The Annotated Archive


Derek Willis


May 20, 2005

Third in a series of essays humbly titled “Fixing Journalism”

I love archives. As a kid, my favorite books were reference books, the kind that had baseball stats for every team in every year since 1903. My mother, an English teacher, probably wondered what she had done wrong when I opted for lists over literature.

So I was a pretty happy fellow when I first walked into the news library at the Palm Beach Post in May 1995 as an intern. Here was a place loaded with archives, not just in the physical sense but also electronic, where I could search for the proverbial needle in a haystack – and sometimes find it.

So I love archives. But you know what I’d really love?

An annotated archive. An archive that doesn’t just display vertical depth going back years but can show relationships between archived items and the individuals and institutions named within them. An archive that can help find connections easier and can help new or unfamiliar users get up to speed quickly.

Now this isn’t a knock on current archives; they are indispensable tools for research. But imagine if we could create and grow an archive that provided supplemental information and showed networks between topics, individuals and organizations.

For example, if you have a story on a controversial new development, the annotated archive could have links within the story to information researchers have about the company or its executives. A list of articles that mention a local businessman would be a single click away, along with other important information.

This isn’t impossible; in fact, the tools exist to build a rudimentary example of the idea right now. And unlike my previous essays, for this one I’ve tried to come up with a small example of what an annotated archive might look like.

The tool I chose is the MediaWiki software that powers Wikipedia. It’s free and open-source software, easy to install and administer. The reason I picked MediaWiki is that many folks have heard of Wikipedia and might be able to better envision how a newspaper archive with Wiki principles might work.

Now, onto my example archive. It’s not much – only a few articles that I wrote or co-wrote while I was at Congressional Quarterly. The concept is pretty simple: each article in the archive can contain one or more internal references (in addition to external references) to other pages, which may contain other stories, information about a person, company or organization, or other notes.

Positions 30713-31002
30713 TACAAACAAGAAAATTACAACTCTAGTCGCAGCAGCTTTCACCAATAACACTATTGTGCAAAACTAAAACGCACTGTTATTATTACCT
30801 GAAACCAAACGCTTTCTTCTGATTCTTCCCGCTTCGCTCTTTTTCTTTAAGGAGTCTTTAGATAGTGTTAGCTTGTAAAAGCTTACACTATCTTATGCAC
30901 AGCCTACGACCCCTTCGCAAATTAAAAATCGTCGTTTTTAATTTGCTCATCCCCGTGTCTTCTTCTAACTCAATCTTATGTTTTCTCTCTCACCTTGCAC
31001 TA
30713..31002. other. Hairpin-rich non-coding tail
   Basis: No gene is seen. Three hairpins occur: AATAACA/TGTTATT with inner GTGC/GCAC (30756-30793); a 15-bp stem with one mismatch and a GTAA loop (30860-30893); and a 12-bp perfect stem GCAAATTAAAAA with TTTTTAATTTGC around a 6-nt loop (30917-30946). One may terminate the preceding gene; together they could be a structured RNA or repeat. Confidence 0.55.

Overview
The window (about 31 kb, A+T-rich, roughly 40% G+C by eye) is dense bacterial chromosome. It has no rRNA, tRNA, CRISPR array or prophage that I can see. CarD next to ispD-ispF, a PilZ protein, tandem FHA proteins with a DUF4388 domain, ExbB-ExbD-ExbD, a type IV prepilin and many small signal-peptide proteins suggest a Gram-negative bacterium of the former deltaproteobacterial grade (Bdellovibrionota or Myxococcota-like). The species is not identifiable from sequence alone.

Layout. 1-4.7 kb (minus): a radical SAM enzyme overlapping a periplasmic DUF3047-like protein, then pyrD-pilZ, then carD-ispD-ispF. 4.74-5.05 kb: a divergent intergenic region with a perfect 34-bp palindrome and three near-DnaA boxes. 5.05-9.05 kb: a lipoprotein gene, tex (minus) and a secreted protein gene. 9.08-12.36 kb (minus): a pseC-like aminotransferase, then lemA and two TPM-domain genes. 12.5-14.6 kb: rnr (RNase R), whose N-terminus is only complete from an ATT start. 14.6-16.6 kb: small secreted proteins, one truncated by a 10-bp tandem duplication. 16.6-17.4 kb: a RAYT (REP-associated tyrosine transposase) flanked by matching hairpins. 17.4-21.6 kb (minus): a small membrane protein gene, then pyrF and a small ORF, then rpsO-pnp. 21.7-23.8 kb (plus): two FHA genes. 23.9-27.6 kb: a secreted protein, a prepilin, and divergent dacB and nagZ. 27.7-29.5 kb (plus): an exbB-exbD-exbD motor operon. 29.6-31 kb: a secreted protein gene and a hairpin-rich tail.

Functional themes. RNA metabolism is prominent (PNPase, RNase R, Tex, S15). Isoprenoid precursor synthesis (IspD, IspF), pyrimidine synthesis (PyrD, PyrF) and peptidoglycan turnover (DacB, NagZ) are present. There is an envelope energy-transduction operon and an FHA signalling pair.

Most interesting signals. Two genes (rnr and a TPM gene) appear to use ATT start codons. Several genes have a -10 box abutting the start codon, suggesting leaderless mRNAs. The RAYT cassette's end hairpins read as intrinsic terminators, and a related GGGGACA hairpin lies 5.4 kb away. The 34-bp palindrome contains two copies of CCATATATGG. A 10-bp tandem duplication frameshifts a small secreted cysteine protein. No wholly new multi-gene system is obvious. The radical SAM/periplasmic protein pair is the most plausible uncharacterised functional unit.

So, for example, a story includes an internal link to Tom DeLay, the House Majority Leader. That page currently has links to external Web sites, but it could contain internal-only notes, contact information or pointers to documents or other references.

On each page, there’s a link on the lower left called ’’What links here,” which pulls up each of the other pages in the archive that reference that page. With the proper tending and weeding, the usefulness of such a feature only grows, illuminating connections that even beat reporters may not have realized.

Of course that’s a best case scenario. Such an annotated archive requires regular maintenance – an archive editor, basically – who must be a news generalist and yet recognize key people and organizations within the community. Those people are inside our newsrooms – we must tap their knowledge in a better way.

One of the best features of an annotated archive is its flexibility. It can grow to incorporate new topics and can be updated when a familiar subject suddenly takes on a new importance. This doesn’t have to be done with Wiki software, either; that’s just an easy way to demonstrate the principles. We have access to such a range of technologies that can enable us to think about our information in new and better ways.

Users are already thinking about these issues. Consider The Annotated Times, which essentially tracks New York Times articles by topic and author, and even provides custom RSS feeds so that users can track articles by reporter. Or Chicago Crime, which took crime reports from the Chicago Police Department and made them available in ways that were interesting to readers. We need to treat our archives as our most valuable data, because it is.

Archives have long been both an internal resource and an external product for newspapers. They still are, but we don’t have to treat them as the same thing. The archive that newspapers provide to their employees should be more valuable than the one they sell to vendors, and the newsroom is the place that can and must make it happen.